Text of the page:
Earth Day is here, and, usually, I take the day for granted. After all, I already honor our planet. I'm pretty good about recycling; I don't pollute, and what else is there to do?
It turns out there are other ways of honoring the earth, and some surprising reasons for doing it. In fact, I see one reason every time I go for a walk or hike. Getting inspiration for my writing is easy in Colorado's beautiful scenery.
This got me thinking: could spending time in nature actually benefit our health? Well, research has shown a relationship between nature and health. Spending time outdoors is good for everyone.
Nature boosts happiness.The National Institutes of Health library, summarizing a report on activity outdoors, notes "the potential benefits to emotional recovery from stress offered by green space."
Yes, greenery helps relieve stress.
That might explain why flowers are a popular way of saying "I'm sorry" or "I love you." The benefits of nature go beyond stress relief, though. They also include a feeling of overall well-being, as shown in a University of Rochester study revealing that people who feel connected to nature tend to feel more alive than people who don't.
Professor Richard Ryan notes that "Nature is something within which we flourish, so having it be more a part of our lives is critical, especially when we live and work in built environments."
So, not only to nature and health go together, but so do nature and happiness.
Exercising outdoors is easier to continue.We all have days when we don't feel like hitting the treadmill or the gym. But, people who get their exercise in nature, rather than indoors, are more likely to keep it up.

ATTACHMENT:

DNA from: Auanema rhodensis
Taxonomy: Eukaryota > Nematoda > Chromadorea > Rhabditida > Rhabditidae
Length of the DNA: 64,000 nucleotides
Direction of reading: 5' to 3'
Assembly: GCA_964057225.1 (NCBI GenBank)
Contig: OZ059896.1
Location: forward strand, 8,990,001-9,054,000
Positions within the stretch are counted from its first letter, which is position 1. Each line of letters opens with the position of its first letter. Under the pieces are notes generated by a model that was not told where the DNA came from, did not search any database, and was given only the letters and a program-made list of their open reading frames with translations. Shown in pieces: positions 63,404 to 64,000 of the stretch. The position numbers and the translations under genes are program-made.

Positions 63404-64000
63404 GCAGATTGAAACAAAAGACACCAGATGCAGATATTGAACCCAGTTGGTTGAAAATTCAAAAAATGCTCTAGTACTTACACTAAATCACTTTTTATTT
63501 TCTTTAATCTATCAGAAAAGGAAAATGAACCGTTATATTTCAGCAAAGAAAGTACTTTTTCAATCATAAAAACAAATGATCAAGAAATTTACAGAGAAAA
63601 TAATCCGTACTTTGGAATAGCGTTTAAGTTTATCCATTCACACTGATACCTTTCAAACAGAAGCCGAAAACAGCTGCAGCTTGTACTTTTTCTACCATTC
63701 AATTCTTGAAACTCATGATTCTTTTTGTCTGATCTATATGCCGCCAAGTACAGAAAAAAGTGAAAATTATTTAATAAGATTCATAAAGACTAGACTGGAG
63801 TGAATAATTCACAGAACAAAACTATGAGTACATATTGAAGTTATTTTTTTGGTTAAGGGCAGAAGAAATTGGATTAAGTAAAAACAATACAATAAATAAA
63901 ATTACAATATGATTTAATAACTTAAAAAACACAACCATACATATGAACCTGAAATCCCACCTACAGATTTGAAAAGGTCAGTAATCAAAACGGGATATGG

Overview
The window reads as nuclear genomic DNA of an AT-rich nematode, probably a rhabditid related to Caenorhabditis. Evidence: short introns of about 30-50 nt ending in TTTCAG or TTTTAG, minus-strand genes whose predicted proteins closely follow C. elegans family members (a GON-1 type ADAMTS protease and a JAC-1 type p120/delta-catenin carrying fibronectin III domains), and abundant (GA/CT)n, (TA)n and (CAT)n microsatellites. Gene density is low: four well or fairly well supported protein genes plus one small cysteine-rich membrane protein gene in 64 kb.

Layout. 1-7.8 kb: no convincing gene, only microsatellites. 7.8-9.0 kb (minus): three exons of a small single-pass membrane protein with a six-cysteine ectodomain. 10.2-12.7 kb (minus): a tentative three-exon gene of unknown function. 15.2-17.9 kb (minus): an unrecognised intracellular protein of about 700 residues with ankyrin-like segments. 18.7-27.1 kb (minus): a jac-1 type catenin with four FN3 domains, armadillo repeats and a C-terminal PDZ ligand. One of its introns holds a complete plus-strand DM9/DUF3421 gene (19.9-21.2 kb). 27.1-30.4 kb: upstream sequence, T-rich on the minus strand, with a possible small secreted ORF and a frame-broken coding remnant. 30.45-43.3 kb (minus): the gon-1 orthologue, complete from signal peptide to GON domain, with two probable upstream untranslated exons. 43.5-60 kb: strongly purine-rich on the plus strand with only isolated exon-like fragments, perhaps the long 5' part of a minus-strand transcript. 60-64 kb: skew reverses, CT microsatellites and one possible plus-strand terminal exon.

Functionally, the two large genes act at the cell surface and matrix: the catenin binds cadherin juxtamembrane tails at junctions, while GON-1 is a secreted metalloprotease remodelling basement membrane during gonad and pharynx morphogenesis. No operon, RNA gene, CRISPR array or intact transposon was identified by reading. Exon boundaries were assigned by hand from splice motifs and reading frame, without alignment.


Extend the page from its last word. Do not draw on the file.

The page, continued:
The Huffington Post quotes a study at the U.S. National Library of Medicine which reports: "Compared with exercising indoors, exercising in natural environments was associated with greater feelings of revitalization and positive engagement, decreases in tension, confusion, anger, and depression, and increased energy."
That's not all. The summary continues: "Participants reported greater enjoyment and satisfaction with outdoor activity and declared a greater intent to repeat the activity at a later date."
So, if you have a hard time making time for a regular workout, try taking it outside.
All ages need exposure to nature.I've always liked playing with my family, and it turns out that playing outdoors has extra benefits for children as well as adults.
The National Wildlife Federation reports that "The average American boy or girl spends as few as 30 minutes in unstructured outdoor play each day and more than seven hours each day in front of an electronic screen."
It's easy to see what's wrong with that.
Not only does being outdoors encourage physical activity, but it also boosts exposure to Vitamin D and even benefits vision. According to the American Academy of Optometry, spending time in nature improves distance vision.
Getting outside is equally beneficial for adults, well into their senior years. Research in the Journal of Aging Health reveals that independent older people who go out daily show improved health and reduced decline in their abilities.
How will you celebrate Earth Day?Just like the holidays honoring our mothers and veterans for all they've done for us, it's rewarding to honor the earth. How? First, by going outdoors and exploring it.
If you'd like to do even more, consider:
- Planting a garden
- Organizing a neighborhood event
- Installing solar panels
- Contacting elected officials about your priorities
- Adopting a new habit